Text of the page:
I know I’m late but nevertheless “Happy New Year” to all of you!
We had our parents visiting and were travelling a lot. So no time for blogging. I’m trying to catch up with some of it now. And we’ll see how far I get. It’s now only three weeks left before I have to leave. J will stay another week but then he also has to return home. But let’s not think about this yet….
On December 31 we were travelling back to Tokyo on a Shinkansen from Nagano where we had visited the Snow Monkeys and stayed at a ryokan in Shibu Onsen. We knew that New Year’s Eve was not going to be the big party with fireworks as at home. Japanese people go to a temple to start the new year. 10 years ago J had experienced that at the Meiji Shrine with maybe 3 million other people…. We weren’t prepared to do that. However, a friend had put together a list with local temples worth visiting. Perfect!
Everybody was quite tired and J was recovering from being sick. So, in the end it was just me and my dad who wanted to go. I explained him how to get to the metro station closest to our home and waited there for him at 11pm with two bikes. It took him some time to arrive because he took a train in the wrong direction first, but about 20 minutes later he was there :-)
I had plotted down all the recommended temples on my map. We just chose one and started heading towards it. It took us maybe 15 minutes to arrive. The night was quite mild and quiet and it was very nice riding the bike. Approaching the temple we saw that everything was illuminated, the bars around the temple were open and we were definitely not the first ones….
There was already a queue in front of the shrine. So we parked our bikes and started queueing as well. Alongside the queue were food stalls and other attractions making the queuing not boring at all.
We were standing close to the washing place – where you should wash your mouth before praying – and were able overlook the main square of the temple.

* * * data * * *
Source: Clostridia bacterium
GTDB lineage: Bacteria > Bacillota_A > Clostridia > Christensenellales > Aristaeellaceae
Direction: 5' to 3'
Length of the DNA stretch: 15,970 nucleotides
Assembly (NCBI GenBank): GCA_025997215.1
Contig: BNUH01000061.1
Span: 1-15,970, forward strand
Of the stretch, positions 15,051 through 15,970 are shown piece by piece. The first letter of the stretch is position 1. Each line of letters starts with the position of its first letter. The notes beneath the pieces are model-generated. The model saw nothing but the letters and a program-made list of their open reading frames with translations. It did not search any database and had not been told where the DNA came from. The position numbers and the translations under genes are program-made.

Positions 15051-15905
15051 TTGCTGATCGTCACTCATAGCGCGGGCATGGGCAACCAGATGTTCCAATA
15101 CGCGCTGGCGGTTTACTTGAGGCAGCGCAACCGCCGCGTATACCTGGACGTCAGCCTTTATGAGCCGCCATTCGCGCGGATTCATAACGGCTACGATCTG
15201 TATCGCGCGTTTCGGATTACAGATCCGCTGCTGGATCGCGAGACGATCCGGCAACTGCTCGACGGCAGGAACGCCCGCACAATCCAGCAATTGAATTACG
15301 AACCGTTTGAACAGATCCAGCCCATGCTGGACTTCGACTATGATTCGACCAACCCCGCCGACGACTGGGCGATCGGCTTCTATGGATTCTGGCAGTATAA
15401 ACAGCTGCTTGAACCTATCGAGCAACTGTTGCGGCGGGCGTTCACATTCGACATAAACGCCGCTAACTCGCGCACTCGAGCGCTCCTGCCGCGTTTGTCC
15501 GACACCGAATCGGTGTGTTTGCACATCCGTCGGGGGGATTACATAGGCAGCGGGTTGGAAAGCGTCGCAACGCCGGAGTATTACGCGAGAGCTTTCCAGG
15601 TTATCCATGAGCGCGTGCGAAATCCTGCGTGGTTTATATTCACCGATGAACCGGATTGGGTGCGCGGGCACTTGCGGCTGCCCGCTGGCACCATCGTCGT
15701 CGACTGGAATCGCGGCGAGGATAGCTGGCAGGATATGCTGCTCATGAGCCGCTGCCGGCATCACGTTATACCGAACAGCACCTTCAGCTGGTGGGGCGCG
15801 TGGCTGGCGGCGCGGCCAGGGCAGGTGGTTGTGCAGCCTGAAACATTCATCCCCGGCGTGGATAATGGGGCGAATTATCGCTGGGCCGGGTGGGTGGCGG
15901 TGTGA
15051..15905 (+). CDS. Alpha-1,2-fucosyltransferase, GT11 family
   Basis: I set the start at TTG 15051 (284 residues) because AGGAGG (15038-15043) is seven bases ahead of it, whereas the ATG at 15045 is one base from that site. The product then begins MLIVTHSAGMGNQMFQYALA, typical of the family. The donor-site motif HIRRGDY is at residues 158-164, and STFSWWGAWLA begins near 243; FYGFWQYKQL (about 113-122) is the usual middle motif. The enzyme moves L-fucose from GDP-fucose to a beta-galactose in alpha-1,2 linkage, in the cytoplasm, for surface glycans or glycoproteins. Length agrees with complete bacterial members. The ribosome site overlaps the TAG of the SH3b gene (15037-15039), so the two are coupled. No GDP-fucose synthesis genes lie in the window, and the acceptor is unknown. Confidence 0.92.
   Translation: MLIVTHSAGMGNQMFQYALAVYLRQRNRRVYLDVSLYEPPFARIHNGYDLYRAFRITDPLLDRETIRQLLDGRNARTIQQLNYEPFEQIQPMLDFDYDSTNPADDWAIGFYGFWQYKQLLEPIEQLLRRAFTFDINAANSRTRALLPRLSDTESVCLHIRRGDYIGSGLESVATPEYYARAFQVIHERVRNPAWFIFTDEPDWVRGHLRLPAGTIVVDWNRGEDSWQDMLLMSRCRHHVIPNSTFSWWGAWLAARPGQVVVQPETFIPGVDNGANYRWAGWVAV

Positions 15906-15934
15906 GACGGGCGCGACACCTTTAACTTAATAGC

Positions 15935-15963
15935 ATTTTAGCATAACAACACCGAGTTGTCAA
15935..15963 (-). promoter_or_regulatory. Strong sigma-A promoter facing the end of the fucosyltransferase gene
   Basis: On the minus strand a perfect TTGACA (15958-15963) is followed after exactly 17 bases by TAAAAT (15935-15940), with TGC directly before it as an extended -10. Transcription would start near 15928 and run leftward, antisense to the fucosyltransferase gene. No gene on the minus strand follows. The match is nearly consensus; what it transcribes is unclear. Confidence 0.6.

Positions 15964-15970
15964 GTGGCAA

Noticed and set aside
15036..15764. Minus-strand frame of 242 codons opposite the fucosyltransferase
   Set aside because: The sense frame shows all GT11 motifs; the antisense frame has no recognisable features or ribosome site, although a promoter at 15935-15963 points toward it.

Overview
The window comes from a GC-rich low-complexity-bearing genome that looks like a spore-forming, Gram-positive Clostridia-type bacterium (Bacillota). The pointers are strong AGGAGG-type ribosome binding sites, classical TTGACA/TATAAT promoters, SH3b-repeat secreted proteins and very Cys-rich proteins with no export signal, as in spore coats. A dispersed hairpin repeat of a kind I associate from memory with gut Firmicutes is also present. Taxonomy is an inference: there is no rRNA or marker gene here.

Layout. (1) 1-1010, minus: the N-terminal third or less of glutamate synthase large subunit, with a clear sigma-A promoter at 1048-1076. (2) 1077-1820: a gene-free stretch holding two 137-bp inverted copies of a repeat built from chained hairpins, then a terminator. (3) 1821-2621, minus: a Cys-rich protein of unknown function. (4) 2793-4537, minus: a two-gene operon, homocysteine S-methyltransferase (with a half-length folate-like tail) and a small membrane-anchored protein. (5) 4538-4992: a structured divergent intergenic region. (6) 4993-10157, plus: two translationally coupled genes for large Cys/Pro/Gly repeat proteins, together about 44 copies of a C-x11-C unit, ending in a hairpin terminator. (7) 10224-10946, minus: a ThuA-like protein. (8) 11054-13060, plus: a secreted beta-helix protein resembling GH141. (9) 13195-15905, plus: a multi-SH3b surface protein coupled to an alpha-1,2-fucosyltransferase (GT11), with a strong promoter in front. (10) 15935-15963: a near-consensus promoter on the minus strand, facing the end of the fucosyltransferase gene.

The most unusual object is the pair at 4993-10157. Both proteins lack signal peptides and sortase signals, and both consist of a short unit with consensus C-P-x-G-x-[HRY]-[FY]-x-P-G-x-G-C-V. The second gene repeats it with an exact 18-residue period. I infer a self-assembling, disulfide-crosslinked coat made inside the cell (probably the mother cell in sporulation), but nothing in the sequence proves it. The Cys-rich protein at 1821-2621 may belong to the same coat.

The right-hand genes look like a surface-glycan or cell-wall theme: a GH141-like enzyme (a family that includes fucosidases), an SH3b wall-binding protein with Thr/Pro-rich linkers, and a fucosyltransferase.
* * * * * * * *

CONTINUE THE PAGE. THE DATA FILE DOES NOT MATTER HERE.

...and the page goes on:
Towards midnight we saw a few monks gathering around a pit, lighting up incense and starting to chant. Interestingly, people continued chatting, laughing, walking around, taking photos etc. It was not at all like in a church where you have to be silent. Closer to midnight the monks moved to the large bell and at midnight one of the monks – I guess it was the head monk – rang the bell and the whole crowd cheered up. Happy New Year!
The bell was actually one of the main reasons why I wanted to go to a temple. I heard that at some temples you could ring the bell yourself. And of course I wanted to do that! The list of temples I got were all temples where the public was allowed to do that. Yay!
And then the queue finally started moving. We moved past a basin with smoking incense where people seemed to clean themselves from all sides in the smoke and then up the stairs to the shrine. There we observed what the others were doing and remembered what some students told us when we visited the Meiji shrine. We threw a coin into the shrine, bowed twice, made our wishes, clapped twice and bowed again. Then we left.
We walked towards the bell and saw the queue in front of it. It was endless. That was the moment when I definitely realised that we had been standing in the wrong queue…
So, we just continued walking around the temple and enjoyed the atmosphere. At the bottom of the bell we saw this pile of trash which was being thrown in the pit where the monks had chanted and which was now lit with fire.
Later we learned that these were all the wishes and prayers from the last year that people were bringing in. They were thrown into the fire and burned together with the wishes that had been placed at the shrine during the past year. You can see those stacked behind the pit.